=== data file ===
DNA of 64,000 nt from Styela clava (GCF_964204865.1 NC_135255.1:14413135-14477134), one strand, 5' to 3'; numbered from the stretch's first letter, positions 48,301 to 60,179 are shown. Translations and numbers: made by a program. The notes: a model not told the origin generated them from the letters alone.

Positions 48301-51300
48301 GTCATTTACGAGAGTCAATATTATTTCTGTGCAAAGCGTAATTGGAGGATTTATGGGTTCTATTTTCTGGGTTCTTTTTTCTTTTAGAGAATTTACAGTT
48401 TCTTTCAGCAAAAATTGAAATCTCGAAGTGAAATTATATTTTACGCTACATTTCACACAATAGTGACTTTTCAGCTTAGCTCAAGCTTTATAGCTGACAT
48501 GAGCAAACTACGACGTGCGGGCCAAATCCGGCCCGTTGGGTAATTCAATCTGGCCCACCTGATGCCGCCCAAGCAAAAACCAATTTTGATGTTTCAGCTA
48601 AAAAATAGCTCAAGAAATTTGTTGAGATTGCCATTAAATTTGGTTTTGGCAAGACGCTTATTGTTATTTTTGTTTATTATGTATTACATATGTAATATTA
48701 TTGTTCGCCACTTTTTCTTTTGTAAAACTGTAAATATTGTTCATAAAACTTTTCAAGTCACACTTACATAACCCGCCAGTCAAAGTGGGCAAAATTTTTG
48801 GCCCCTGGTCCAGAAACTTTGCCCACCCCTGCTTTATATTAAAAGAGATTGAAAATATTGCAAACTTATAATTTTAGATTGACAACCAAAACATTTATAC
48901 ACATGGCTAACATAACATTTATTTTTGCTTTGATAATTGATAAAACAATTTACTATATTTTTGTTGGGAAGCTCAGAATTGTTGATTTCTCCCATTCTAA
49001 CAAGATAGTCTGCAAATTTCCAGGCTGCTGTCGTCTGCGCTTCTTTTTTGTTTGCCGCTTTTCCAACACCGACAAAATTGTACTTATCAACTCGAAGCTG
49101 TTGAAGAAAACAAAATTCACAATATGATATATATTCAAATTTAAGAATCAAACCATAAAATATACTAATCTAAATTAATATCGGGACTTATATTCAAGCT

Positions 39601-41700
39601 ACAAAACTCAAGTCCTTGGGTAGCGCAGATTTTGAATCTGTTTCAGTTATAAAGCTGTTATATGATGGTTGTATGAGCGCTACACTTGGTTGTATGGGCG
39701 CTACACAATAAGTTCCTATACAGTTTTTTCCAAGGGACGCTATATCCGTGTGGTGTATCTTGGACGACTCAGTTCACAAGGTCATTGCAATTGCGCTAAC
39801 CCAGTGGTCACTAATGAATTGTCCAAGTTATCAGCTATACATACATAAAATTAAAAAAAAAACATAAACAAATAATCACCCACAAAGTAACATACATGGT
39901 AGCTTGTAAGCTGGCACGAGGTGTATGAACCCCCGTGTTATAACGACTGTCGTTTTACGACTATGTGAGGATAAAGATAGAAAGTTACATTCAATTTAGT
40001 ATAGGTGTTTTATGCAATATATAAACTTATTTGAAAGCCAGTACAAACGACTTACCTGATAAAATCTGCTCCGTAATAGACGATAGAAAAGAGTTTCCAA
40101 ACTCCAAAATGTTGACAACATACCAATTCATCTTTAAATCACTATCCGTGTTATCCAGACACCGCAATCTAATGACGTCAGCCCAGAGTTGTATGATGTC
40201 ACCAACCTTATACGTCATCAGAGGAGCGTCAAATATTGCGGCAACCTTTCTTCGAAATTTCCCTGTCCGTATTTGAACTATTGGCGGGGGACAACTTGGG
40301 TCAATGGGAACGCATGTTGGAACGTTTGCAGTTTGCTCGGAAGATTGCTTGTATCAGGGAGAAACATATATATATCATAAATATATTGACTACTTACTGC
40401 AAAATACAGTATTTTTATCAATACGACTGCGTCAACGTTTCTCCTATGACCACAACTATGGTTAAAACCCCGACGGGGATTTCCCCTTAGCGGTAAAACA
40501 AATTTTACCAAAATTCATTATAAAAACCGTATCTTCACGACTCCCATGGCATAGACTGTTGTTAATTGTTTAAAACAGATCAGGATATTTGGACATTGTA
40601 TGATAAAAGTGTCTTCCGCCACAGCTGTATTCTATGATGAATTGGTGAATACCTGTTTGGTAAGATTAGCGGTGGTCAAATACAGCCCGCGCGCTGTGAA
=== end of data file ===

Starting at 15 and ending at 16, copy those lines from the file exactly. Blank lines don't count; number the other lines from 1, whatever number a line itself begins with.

39801 CCAGTGGTCACTAATGAATTGTCCAAGTTATCAGCTATACATACATAAAATTAAAAAAAAAACATAAACAAATAATCACCCACAAAGTAACATACATGGT
39901 AGCTTGTAAGCTGGCACGAGGTGTATGAACCCCCGTGTTATAACGACTGTCGTTTTACGACTATGTGAGGATAAAGATAGAAAGTTACATTCAATTTAGT